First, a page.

Nanoparticles (NPs) are expected to make their way into the aquatic environment where sedimentation of particles will likely occur, putting benthic organisms at particular risk. Therefore, organisms such as Hyalella azteca, an epibenthic crustacean which forages at the sediment surface, is likely to have a high potential exposure. Here we show that zinc oxide (ZnO) NPs are more toxic to H. azteca compared with the corresponding metal ion, Zn2+. Dissolution of ZnO NPs contributes about 50% of the Zn measured in the ZnO NP suspensions, and cannot account for the toxicity of these particles to H. azteca. However, gene expression analysis is unable to distinguish between the ZnO NP exposures and zinc sulfate (ZnSO4) exposures at equitoxic concentrations. These results lead us to hypothesize that ZnO NPs provide an enhanced exposure route for Zn2+ uptake into H. azteca, and possibly other sediment dwelling organisms. Our study supports the prediction that sediment dwelling organisms are highly susceptible to the effects of ZnO NPs and should be considered in the risk assessment of these nanomaterials.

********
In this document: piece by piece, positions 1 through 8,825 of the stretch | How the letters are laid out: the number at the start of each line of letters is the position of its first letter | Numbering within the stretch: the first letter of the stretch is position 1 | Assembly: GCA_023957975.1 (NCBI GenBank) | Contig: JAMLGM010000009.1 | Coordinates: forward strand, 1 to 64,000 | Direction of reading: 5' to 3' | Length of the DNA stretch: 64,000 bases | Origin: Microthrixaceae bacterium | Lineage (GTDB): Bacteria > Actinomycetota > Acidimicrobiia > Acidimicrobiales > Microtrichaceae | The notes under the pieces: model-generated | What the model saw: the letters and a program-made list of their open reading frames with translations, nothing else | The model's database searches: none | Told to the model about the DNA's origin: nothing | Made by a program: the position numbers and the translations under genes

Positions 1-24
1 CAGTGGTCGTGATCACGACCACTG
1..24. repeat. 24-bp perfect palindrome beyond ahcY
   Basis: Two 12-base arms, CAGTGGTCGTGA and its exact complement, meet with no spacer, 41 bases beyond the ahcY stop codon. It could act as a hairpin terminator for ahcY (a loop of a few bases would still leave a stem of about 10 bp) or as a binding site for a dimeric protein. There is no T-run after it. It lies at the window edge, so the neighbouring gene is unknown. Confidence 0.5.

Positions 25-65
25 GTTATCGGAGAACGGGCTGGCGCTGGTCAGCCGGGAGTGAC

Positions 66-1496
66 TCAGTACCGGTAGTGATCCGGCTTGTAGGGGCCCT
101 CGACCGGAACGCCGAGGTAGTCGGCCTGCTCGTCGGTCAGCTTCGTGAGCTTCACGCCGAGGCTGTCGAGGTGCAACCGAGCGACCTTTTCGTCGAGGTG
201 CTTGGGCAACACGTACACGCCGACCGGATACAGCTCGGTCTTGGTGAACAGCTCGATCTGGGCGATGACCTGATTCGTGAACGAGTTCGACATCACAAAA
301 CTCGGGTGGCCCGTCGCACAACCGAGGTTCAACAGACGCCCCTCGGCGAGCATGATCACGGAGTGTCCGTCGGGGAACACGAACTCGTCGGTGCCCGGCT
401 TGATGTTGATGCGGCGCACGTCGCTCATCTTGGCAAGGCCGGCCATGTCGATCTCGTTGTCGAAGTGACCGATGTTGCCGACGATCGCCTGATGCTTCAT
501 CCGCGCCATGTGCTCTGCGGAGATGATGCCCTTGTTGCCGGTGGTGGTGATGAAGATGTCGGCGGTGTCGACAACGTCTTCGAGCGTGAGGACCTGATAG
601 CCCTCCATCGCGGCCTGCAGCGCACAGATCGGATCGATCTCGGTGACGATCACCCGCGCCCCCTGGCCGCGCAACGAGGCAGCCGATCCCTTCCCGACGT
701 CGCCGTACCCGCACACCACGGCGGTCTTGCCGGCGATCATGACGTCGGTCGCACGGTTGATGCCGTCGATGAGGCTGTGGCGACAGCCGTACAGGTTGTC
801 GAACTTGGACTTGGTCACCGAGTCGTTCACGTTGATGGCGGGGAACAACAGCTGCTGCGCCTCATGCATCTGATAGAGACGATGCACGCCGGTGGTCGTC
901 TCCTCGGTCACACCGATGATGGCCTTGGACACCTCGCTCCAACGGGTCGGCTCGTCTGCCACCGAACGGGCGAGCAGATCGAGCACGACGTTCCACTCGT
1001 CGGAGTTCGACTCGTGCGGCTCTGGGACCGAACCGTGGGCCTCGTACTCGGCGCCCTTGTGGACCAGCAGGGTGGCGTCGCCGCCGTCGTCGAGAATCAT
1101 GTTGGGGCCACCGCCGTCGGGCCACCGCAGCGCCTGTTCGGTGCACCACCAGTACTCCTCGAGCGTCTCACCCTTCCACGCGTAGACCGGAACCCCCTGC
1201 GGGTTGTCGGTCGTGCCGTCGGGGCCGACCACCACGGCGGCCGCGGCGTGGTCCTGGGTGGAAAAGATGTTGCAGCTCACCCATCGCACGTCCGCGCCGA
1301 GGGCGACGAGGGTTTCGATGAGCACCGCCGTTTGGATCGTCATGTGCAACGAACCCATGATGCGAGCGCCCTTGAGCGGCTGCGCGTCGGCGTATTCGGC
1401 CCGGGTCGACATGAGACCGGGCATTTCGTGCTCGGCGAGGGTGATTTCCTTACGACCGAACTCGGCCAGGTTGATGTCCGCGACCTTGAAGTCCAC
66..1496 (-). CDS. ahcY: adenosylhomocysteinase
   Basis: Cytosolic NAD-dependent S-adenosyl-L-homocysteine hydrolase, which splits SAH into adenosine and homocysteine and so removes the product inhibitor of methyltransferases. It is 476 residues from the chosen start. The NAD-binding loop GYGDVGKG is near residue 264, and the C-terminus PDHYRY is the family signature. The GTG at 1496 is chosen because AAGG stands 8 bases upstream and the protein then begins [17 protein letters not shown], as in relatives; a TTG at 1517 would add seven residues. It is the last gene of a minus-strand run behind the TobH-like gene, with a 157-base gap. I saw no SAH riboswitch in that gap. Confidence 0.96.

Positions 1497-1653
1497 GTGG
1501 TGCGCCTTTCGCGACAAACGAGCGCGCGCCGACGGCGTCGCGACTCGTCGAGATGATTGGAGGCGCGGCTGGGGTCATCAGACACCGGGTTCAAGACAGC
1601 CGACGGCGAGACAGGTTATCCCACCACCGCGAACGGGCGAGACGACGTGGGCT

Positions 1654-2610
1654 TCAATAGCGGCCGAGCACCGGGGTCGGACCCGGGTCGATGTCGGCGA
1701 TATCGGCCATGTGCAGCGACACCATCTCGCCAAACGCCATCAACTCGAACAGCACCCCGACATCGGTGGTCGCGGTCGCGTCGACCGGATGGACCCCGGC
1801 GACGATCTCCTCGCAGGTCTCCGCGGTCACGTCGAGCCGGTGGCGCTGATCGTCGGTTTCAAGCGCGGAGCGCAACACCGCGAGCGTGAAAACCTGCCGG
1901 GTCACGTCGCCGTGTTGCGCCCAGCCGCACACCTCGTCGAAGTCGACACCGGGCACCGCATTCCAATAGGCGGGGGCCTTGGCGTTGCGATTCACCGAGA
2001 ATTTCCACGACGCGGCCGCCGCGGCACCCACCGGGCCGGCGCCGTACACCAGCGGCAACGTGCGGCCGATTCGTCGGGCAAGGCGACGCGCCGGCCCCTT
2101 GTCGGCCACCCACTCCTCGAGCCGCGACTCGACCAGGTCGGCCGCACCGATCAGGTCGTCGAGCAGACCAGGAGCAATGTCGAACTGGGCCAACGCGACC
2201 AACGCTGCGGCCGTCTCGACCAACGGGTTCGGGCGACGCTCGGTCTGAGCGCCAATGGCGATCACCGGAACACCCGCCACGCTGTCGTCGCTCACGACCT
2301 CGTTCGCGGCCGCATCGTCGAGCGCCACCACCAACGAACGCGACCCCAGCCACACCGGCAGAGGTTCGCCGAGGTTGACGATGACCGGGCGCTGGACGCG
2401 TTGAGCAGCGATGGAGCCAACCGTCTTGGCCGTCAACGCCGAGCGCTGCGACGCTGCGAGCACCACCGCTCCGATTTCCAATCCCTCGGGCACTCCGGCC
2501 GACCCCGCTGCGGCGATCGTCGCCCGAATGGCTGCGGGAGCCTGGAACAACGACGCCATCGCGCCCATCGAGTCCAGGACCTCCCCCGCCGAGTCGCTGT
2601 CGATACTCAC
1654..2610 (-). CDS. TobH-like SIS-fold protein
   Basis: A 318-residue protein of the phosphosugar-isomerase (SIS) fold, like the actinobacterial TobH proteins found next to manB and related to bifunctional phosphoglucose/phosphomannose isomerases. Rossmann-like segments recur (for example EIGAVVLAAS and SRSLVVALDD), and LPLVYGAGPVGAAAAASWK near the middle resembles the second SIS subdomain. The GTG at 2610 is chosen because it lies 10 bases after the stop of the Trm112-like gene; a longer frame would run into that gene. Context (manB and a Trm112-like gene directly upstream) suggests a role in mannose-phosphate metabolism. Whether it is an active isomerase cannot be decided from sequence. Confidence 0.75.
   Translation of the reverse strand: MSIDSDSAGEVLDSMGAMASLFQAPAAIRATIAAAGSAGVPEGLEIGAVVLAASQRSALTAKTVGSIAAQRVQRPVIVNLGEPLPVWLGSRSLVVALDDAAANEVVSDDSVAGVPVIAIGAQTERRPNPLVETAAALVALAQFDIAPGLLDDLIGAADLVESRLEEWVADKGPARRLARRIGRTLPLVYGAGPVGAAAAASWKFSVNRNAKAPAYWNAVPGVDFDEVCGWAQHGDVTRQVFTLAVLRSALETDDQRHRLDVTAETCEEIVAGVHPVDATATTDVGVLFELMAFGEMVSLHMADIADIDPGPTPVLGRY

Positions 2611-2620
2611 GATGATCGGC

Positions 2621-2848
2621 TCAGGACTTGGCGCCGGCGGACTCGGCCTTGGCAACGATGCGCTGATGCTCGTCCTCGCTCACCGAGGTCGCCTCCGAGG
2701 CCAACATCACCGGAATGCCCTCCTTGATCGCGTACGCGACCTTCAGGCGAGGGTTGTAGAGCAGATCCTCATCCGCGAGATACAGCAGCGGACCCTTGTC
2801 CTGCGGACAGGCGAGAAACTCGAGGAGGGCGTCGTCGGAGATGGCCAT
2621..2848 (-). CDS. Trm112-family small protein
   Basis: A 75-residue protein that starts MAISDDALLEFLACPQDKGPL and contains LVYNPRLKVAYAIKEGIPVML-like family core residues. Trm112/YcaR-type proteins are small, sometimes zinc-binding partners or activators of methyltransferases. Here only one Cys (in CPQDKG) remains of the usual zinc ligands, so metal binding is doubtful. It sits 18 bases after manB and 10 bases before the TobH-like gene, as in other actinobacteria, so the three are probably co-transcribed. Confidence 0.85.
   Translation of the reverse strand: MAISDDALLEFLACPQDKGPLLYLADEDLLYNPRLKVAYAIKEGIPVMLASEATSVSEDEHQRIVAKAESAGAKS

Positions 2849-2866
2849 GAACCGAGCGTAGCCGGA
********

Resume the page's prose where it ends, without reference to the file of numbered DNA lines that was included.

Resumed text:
|Number of pages||8|
|Journal||Environmental Science and Technology|
|State||Published - Aug 20 2013|
ASJC Scopus subject areas
- Chemistry (all)
- Environmental Chemistry